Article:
Report: Russian Oil Finds Bigger Buyers and Higher Prices in China
Russian oil shipments have been holding their value well despite the new G7 price cap mechanism, and an increasing interest from Asian buyers appears to be supporting a further rise, traders told Bloomberg this week.
In September, the G7 nations agreed to put a price cap on seagoing shipments of Russian oil, hoping to restrict the amount of money flowing to Moscow without an outright ban on its crude. The mechanism works by limiting G7 / EU-based maritime "service providers" to serving only cargoes priced below $60 per barrel. Shipping companies located in other jurisdictions are exempt.
Until recently, the primary buyers of Russian crude were large refiners in India and the small, independent "teapot" refineries in China. Because of sanctions and reputational risk, Russian crude has traded at a discount to Brent since the invasion of Ukraine, and these value-minded refiners have taken in millions of barrels that were too hot for others to handle.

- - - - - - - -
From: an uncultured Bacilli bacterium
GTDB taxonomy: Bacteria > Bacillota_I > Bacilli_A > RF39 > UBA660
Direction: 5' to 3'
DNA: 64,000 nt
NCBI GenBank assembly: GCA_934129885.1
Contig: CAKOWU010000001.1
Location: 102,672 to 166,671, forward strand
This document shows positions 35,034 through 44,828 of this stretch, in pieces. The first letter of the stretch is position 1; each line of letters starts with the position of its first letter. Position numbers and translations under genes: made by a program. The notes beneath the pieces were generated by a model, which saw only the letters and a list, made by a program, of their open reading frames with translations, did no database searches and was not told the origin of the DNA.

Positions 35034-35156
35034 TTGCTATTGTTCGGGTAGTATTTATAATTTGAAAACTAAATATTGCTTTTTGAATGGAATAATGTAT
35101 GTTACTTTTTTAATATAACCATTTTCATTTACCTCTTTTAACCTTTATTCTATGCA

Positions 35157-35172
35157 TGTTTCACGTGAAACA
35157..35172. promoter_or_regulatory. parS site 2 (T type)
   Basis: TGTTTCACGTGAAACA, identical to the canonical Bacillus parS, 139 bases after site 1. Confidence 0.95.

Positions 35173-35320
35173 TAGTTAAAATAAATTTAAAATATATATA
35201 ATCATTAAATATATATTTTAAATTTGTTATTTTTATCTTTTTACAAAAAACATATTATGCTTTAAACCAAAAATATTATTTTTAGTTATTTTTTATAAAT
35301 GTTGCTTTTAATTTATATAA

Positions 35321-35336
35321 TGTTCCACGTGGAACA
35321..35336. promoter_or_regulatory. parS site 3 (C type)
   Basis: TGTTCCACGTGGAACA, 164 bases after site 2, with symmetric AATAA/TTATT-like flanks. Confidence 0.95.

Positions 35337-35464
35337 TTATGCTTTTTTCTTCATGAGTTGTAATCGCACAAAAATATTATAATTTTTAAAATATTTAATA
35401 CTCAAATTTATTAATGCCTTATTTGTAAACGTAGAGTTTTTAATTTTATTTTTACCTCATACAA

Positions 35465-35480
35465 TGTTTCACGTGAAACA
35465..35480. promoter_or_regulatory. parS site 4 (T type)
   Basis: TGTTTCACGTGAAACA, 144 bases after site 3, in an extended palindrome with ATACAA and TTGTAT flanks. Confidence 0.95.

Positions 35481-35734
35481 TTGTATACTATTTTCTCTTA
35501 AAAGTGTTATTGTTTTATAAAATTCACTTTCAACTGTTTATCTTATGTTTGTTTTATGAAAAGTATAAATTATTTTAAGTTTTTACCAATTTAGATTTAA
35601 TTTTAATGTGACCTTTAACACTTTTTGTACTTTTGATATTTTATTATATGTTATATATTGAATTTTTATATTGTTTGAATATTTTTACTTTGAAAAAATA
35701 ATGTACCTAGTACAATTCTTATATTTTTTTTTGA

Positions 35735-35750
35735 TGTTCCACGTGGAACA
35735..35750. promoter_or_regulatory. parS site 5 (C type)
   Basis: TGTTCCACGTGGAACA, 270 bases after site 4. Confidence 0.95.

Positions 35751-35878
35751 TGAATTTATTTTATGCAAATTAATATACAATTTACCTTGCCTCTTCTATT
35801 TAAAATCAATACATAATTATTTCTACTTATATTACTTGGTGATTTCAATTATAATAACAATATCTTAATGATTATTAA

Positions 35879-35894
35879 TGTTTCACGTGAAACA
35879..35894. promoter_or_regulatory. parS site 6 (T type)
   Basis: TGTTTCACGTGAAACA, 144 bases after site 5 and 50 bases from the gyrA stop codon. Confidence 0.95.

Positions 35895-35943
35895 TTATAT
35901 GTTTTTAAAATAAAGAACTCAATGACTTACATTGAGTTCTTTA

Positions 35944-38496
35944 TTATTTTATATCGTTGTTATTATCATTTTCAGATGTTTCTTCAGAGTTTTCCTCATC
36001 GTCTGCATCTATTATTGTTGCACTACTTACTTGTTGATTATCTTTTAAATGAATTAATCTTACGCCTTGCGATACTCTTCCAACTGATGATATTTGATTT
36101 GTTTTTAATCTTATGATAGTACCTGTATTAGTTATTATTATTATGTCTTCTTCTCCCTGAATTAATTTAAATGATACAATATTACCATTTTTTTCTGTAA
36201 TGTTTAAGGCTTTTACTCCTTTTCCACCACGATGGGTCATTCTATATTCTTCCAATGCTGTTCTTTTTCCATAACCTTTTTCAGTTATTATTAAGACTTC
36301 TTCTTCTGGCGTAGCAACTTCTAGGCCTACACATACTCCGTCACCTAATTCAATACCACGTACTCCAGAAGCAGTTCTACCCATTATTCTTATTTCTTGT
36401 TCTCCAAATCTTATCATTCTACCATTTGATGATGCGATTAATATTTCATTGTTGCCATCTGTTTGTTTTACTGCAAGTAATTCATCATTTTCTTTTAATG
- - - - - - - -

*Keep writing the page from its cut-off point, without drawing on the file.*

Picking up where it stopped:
This has recently changed, traders told Bloomberg: state-owned oil companies Sinopec and PetroChina have shed their reticence and jumped into the ring, bidding up the price to within $7-10 of Brent. In addition, new customers outside of China and India appear to be feeling comfortable with the alternative methods that Russia has created to sell and deliver oil. By using non-Western currencies for payment and relying on Russian sellers to arrange shipping, these refiners can buy Russian crude without consequences, traders said.
These reports are consistent with a study released by academic researchers at Columbia, UCLA and the KSE Institute last month. The team examined sales data and determined that Russia's average seaborne oil export price is still well above the $60 per barrel G7 price cap. Since many of these barrels travel aboard ships covered by the G7 sanctions measure, this suggests a need for strengthened enforcement.